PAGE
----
In the case of Two Lives, Seth stalled in the writing after he conducted eleven interviews with his ageing uncle over five months in 1994. It was when he came across a cabin trunk of Henny’s letters to her family during World War II that his enthusiasm reignited and he extended the biography to include these new revelations about his aunt as a younger woman, before her mother died at the concentration camp at Theresienstadt and her sister was incinerated at Auschwitz. It entailed a grueling visit to the Holocaust archives at Yad Vashem, a task that plunged him into a period of revulsion with the German language. For a long time he could not listen to his beloved Schubert’s lieder or Mozart’s St Matthew Passion. “The words got in the way of…everything,” he says, his voice faltering, his shoulders slumping.

For a moment he reminded me of his diminutive uncle, the man who painstakingly rebuilt his life and his career as a dentist in a foreign land, after his arm was blown off in 1944 in Monte Cassino, where he served in the British Army Dental Corps. Seth acknowledges the impact his uncle and aunt had on him as a young man, particularly his aunt’s optimismus and the dictum that his uncle followed: Put your backbone where your wishbone is. He explains his motive for writing this double biography in the book: “Their lives were cardinal points for me, and guide me still; I want to mark them true.”

Although he is a painstaking writer, Seth says his approach to his work is less rigorous than his uncle’s. He is obsessed, not disciplined. He cannot resist the ideas, thoughts and stories that come to him. “You just have to finish the story. Finding out what happens is a pleasure, and completing a book and seeing it shaped well, to the extent that it is not just killing trees and wasting time, is a pleasure.” His advice to authors is: don’t set out to be a writer. Let a particular project grab you and stay with it.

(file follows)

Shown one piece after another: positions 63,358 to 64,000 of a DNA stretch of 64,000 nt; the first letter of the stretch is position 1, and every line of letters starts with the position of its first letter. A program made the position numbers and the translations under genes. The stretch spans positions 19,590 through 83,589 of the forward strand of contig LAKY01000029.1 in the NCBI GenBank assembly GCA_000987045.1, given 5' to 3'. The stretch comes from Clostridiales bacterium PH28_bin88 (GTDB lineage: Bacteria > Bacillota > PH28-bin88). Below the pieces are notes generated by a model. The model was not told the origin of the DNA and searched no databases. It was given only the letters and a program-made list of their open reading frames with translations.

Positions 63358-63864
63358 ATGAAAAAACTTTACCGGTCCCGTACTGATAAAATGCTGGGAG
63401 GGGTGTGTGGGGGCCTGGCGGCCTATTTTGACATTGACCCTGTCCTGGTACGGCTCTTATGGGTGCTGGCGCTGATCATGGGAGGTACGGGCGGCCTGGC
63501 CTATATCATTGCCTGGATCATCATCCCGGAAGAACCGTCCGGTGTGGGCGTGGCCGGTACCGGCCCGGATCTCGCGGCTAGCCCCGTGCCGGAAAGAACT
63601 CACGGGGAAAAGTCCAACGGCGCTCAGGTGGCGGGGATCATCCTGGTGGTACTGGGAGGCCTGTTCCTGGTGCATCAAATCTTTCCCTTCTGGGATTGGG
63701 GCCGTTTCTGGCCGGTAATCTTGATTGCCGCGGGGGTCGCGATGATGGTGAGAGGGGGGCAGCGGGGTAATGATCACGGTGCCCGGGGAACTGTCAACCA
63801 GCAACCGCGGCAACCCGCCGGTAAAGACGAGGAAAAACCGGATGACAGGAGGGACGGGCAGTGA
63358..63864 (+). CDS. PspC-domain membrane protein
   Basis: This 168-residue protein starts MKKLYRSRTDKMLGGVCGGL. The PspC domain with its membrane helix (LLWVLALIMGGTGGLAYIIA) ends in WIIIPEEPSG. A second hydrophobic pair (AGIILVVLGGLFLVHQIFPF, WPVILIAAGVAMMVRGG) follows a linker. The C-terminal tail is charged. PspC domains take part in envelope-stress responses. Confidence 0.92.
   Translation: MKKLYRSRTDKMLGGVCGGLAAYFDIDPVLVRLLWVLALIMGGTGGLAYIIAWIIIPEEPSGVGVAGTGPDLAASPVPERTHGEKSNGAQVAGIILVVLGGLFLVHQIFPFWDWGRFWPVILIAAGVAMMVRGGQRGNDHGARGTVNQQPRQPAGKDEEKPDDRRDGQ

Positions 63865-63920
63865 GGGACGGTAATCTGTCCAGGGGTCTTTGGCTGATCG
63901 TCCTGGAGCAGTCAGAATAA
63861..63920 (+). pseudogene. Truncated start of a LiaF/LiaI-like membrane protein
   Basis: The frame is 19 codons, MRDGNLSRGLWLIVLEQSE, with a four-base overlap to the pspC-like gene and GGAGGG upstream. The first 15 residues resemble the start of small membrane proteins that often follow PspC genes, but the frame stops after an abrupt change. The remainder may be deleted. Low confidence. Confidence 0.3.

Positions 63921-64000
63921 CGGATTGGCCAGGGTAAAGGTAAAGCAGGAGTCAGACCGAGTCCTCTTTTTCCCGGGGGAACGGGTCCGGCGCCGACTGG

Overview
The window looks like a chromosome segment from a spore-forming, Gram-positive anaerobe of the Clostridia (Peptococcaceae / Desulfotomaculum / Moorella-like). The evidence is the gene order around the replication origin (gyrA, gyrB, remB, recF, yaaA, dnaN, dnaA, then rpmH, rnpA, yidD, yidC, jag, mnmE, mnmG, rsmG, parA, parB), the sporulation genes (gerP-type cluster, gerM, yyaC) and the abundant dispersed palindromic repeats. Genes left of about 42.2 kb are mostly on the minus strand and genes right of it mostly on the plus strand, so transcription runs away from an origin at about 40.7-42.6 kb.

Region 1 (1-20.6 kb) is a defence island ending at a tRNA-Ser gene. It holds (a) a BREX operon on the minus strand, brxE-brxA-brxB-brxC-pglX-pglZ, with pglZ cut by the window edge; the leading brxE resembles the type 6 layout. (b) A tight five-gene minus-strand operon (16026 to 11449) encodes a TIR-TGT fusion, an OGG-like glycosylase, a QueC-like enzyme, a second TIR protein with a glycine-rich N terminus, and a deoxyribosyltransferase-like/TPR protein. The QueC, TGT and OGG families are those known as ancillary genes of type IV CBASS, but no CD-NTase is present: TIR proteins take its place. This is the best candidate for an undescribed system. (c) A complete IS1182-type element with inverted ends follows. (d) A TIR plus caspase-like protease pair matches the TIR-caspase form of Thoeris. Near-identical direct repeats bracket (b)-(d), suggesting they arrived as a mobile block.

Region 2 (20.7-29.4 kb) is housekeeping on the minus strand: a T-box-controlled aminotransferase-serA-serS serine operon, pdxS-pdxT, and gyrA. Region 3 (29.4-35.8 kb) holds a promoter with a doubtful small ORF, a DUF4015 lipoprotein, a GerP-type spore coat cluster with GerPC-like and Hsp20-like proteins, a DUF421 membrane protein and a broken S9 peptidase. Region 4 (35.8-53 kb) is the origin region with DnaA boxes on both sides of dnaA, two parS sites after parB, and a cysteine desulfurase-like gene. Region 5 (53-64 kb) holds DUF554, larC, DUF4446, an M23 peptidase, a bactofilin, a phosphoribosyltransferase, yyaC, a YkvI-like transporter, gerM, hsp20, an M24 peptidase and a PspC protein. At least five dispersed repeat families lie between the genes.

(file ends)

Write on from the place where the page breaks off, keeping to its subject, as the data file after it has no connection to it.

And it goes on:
He shows me the journal he started when he arrived in Australia – sketches of faces, paragraphs of jottings, a few pages of Chinese calligraphy, fluid brushstrokes in cinnamon scented ink that he picked up in transit to Australia. He has many interests that sustain him while waiting for his next writing project. Friends are important. Music is as precious to him as words. Language and languages are a passion. He loved German, first taught him by Henny for his Oxford entrance exams, the language of the poet Heine and the friends he made hitch-hiking in Germany at the age of eighteen. He loves it again now. And Mandarin, first encountered when he researched his economics thesis in China.

For now Seth is enjoying the downtime between books that takes him round the world meeting people. He reads widely, including the newspaper, devouring reports of Labour Party infighting while he is here. “Why? Because I like gossip! Novelists are high-class gossips.” Always ready for a joke, he is amused by my remark that Two Lives gave me nightmares when I took it on holiday to New Zealand, and inscribes in my copy: Don’t miss the experience of another country with this. I forget to tell him I loved the book.